In a brutal rejection of the Minnis administration, Progressive Liberal Party (PLP) Leader Philip Brave Davis was yesterday elected as the fifth prime minister of the Commonwealth of The Bahamas after his party won more than 30 seats in the 39-seat House of Assembly.
The unofficial results showed that only three members of Cabinet held onto their seats – outgoing Prime Minister Dr. Hubert Minnis in Killarney, Michael Pintard in Marco City and Iram Lewis in Central Grand Bahama.
Just before 9 p.m., Minnis called Davis and conceded defeat, and said in a statement he intends to stay on as opposition leader.
In addition to the three seats that were won by the outgoing ministers, the Free National Movement (FNM) also won St. Anne’s, St. Barnabas and Long Island.
Several former PLP ministers were re-elected: Obie Wilchcombe in West Grand Bahama and Bimini; Dr. Michael Darville in Tall Pines; Glenys Hanna-Martin in Englerston; Alfred Sears in Fort Charlotte; Fred Mitchell in Fox Hill and Keith Bell in Carmichael.
Michael Halkitis, the former minister of state for finance, lost to Shanendon Cartwright in St. Barnabas.
Davis, who had run a campaign promising to effectively tackle the COVID-19 pandemic and grow the economy, watched the results come in from Cat Island, a seat he won by more than 500 votes.
His deputy, Chester Cooper, won Exumas and Ragged Island by more than 1,000 votes.
In a victory speech surrounded by his family and jubilant supporters last night, Davis said, “You voted for a new day, new beginning.
“We are a nation and a people yearning for renewal. It is time to face our challenges and face them head-on. We will do so with humility but also with determination. We will work so that opportunities reach into every home because we believe in the dignity of every member of our Bahamian family.
“To those who voted PLP today, I promise to work hard to justify your faith in us. To those of you who voted for a different party today, I pledge to work hard to overcome your doubts.
“Many of you didn’t vote at all today because the snap election took you by surprise and you weren’t able to register on time or because transferring from one constituency to another was deliberately made too difficult for you. Many of you did not vote today because you are afraid of being exposed to the virus.
“The protocols to protect voters were only published at the last minute. It is the first time in our modern history that a government has worked to disenfranchise voters and suppress turnout. All I want to say tonight, whether you voted PLP or for the other party, whether you came out to vote or you weren’t able to vote, our government will serve all Bahamians.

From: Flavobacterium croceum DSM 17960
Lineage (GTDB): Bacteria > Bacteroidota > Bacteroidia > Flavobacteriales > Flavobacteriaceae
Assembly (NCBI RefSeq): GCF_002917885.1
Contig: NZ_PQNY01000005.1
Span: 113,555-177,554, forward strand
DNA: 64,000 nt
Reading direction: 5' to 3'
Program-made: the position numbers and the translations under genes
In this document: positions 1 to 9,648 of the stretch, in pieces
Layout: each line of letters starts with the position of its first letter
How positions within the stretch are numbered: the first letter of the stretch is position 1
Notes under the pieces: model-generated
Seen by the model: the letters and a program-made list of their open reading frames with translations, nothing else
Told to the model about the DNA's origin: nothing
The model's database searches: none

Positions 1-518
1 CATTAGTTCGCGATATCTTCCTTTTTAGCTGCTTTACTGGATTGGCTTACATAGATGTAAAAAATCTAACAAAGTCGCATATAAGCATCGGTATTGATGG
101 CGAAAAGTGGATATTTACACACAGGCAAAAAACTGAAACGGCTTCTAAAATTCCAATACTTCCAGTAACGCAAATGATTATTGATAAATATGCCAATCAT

“We won in places where the PLP has not won in decades or ever before. We thank you for your support. We’re going to work hard to make sure that with every year that passes you feel prouder and prouder of the vote you cast for us.”
Voters praised yesterday’s general voting as much smoother and efficient than the early voting, which took place on September 9. Unlike the advanced poll, there were no long lines for any extended period, and no chaotic crowding at voting sites in New Providence.
Voting ended at 6 p.m. for most constituencies but Englerston, Fox Hill, Golden Isles, Southern Shores and Yamacraw were given extensions.
By 7 p.m., all voting had ended.
Less than two hours later, Minnis, the FNM leader, had conceded the election.
In a statement, Minnis said, “We did not win this time. But I say to the next generation of FNMs that you should stay firm to this party’s founding ideals.
“Always put the people first and be honest in government.
“The people have asked us to be the opposition. We will ensure the people’s resources are spent properly. We will ensure there is accountability. We will oppose when necessary. We will agree when the government’s plans are in the best interests of the people.”
The election was called eight months before it was constitutionally due.
The new administration will face tough challenges.
The Bahamas is grappling with its worst surge of COVID-19 cases, deaths and hospitalizations, and faces a fragile economic situation triggered by the COVID-19 pandemic and Hurricane Dorian, which brutalized Abaco and Grand Bahama – the second and third-largest economies in The Bahamas.
In the lead-up to the election, Davis promised to cut value-added tax – which was implemented by the previous PLP administration in 2015 – to 10 percent after the Minnis administration raised it from the original 7.5 percent to 12 percent in 2018.
He also promised to introduce free COVID-19 testing and establish a Sovereign Wealth Fund.
Last night, when asked about his first order of business as prime minister, Davis told reporters his number one priority will be tackling the COVID-19 pandemic.
There was no official report on voter turnout up to press time, but it appeared to be lower than in previous elections.